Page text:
Human Resources



Alarming stats about Hong Kong workers’ health and wellbeing

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It is a known fact that Hong Kong workers work the longest hours, which doesn’t only bring stress, but also puts their health at risk. A survey about the healthiest workplaces around the world revealed some alarming statistics about Hong Kong.

The 2018 “Healthiest Workplace by AIA Vitality” survey assessed the health and wellbeing of employees around Asia Pacific. It found that long working hours and unhealthy lifestyle habits have led to various physical and psychological health issues among employees in Hong Kong, thus lowering productivity a great deal.

Every year, an average of 78.5 days is lost due to health-related absenteeism and presenteeism per employee, much higher than the average of 69.9 days in the rest of Asia Pacific, and costing each organisation HK$3.04 million a year.

Meanwhile, 21.6% of the surveyed companies in Hong Kong do not provide any health and wellbeing activities for their employees. The proportion is the highest among the markets in Asia Pacific.

As with employees’ lifestyle health, 79.7% of Hong Kong respondents admitted they do not eat a healthy diet, followed by sleeping less than seven hours per night (44.7%) and having physical activity below the recommended 150 minutes per week (29.6%). Other unhealthy habits include smoking (7.6%) and alcohol consumption exceeding health guidelines (3.4%).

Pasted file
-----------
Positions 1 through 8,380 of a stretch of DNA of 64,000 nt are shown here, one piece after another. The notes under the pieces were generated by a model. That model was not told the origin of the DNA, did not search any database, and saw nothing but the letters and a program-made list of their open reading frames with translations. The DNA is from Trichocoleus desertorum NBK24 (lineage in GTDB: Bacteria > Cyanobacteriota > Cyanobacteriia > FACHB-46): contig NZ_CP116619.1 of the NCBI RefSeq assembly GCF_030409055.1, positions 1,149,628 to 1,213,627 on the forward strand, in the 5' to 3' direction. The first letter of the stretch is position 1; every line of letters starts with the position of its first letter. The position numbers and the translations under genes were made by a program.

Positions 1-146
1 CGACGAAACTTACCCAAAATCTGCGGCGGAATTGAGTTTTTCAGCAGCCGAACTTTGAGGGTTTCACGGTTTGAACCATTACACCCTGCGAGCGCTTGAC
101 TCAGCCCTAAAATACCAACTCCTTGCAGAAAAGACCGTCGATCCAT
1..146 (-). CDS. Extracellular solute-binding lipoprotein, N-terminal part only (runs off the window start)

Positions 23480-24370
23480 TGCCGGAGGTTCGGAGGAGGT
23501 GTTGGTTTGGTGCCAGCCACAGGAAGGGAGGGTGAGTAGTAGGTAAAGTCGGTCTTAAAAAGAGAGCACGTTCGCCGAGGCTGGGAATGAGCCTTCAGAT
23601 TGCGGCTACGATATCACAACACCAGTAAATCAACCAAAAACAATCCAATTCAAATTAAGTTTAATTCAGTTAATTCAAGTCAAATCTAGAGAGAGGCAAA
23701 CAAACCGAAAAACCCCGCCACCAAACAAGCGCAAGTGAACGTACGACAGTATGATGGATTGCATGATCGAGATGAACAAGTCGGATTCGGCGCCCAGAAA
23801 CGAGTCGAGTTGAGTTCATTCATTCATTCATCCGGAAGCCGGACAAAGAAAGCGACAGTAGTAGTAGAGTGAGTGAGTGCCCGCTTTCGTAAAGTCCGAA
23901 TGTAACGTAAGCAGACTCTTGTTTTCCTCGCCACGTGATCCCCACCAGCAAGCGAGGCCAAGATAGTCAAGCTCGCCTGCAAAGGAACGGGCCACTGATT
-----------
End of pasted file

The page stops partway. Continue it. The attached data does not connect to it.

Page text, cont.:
Undesirable habits have caused various physical health problems among Hong Kong workers. More than one fifth (21.4%) of the respondents are obese while the average is 13.6% in the Asia Pacific markets. While 83% experience shoulder pain, neck pain, and/or other musculoskeletal conditions, with 30% saying their condition has affected their normal work and daily living.

Work-related stress is affecting more than half (57.2%) of employees in Hong Kong, with more than one-tenth (12.1%) having shown moderate or severe symptoms of depression.

Elaine Lau, chief corporate solutions officer of AIA Hong Kong and Macau, advised that employers should take proactive measures to improve the health of employees, and provide them with appropriate medical protection, which will ultimately enhance their companies’ productivity.

The survey was conducted by AIA’s academic partners RAND Europe and academic institutions across the Asia Pacific regions, covering organisations and workforces from different industries. Forty one organisations and 2,187 employees in Hong Kong participated in the survey.

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